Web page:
Day Around Central Lancashire: Pt 4 – Leyland

After going through Buckshaw, we stopped in Leyland to look at the impressive churches, tour the ancient house the museum is located in, and enjoy Worden Park…


Status: South Ribble District, Lancashire, Town, England

Date: 07/03/2014

Travel: First Transpennine Express (Preston – Chorley), Northern Rail (Chorley – Preston, via Leyland)

Eating & Sleeping: N/A

Attractions: Worden Park, Commercial Vehicle Museum, Leyland Market, South Ribble Museum, St Ambrose Church, Old Police Station, Leyland Cross etc


Our first stop in Leyland is a church very similar to St Marys in Chorley, with the three smaller spires around the top of the tower, and the fourth which is taller than the other three.This is the church of St Ambrose, founded in 1884. The tower is a local landmark and can be prominently seen as you pass through the town of the train, and is only a short walk from the station.


There are a number of old buildings around the town, such as the Old Police Station which is now a cafe, but it retains its impressive outer structure.


Around Leyland are some sculptures showing the history of the town such as this wheel probably signifying Leyland Trucks.


Approaching the town centre, you will pass the Leyland Motors Clock. It is a replica built in 1996, of the 7 similar clocks that stood around the country on main roads in the 1930’s, built by Leyland Motors.

The Leyland clock is in a great condition and a good reminder of the town’s automotive history.

Some of the other original clocks can be found at:

1) The National Motor Museum in Beaulieu (Originally from Alconbury in Cambridgeshire)

2) Cobham Bus Museum (Originally from Hook, Hampshire)

3) Kendal Arts Centre (Originally from Shap, Cumbria)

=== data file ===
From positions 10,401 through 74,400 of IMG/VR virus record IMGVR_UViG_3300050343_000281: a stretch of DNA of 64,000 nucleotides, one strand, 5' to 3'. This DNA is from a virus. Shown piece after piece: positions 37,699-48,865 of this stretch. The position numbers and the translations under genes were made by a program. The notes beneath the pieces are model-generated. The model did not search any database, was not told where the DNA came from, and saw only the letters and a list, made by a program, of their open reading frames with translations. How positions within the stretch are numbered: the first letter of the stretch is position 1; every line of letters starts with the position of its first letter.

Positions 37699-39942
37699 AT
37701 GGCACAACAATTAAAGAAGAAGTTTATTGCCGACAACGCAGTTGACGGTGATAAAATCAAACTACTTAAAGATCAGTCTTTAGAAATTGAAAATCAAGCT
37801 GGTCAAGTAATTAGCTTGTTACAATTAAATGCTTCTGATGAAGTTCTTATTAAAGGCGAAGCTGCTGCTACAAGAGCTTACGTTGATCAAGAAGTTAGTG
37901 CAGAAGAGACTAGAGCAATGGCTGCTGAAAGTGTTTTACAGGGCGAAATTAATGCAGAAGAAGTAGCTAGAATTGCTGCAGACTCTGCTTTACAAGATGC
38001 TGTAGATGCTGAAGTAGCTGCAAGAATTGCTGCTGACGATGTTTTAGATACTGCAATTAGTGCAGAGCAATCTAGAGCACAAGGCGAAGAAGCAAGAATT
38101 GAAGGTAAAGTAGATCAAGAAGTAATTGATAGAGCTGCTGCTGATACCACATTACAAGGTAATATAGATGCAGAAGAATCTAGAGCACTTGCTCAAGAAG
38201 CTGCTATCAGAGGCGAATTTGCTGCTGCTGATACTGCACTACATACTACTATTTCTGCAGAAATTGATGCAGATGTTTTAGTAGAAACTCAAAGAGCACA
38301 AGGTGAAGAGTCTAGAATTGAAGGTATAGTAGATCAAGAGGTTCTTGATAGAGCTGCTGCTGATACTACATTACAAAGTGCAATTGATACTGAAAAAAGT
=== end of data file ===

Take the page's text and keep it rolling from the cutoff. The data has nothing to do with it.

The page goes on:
The others were removed from their particular roads on various dates and their locations are unknown and were probably destroyed. Another clock is believed to be held in a garage in Salford, where it was moved in 1966 but this is unverified. One other clock that used to stand in Plawsworth was dismantled and returned to Leyland Motors. It was put back together eventually and send over to Sydney in Australia. Nobody knows what happened to one clock that was sent to Capetown, South Africa.


On the main high street in Leyland you will find the Market, which has been running since the 18th century. It opened in it’s present location in 2000. The statue is of a former Leyland Motors worker, however he has so far remained unidentified. It was based on a photograph of the man strolling out of the factory.


Another old building in the town, the old Constabulary Station, now the Citizens Advice Bureau.


Moving slightly out of the town centre, you will find the contemporary Leyland Courthouse from the 1970’s. It could be considered a bit bland, but I rather like it, especially the contrasting green roof. It stands opposite one of the main features of this part of the town, the large Tesco Store.


Passing through the Tesco car park, we get back to the main road. In the middle of this stands the Leyland Cross, thought to come from Saxon Times. It is by far the oldest structure in Leyland, and next to it stands a small water fountain. Parts of it have had to be replaced over the years due to collisions with different vehicles, so with hindsight I guess the middle of the road isn’t the best place to put an ancient monument!


Standing on a small hill above the main Tesco store in the town, is St Andrews Parish Church. Various sections date from different centuries, such as the chancel from the 14th, the tower from the 15th and the nave from the 19th.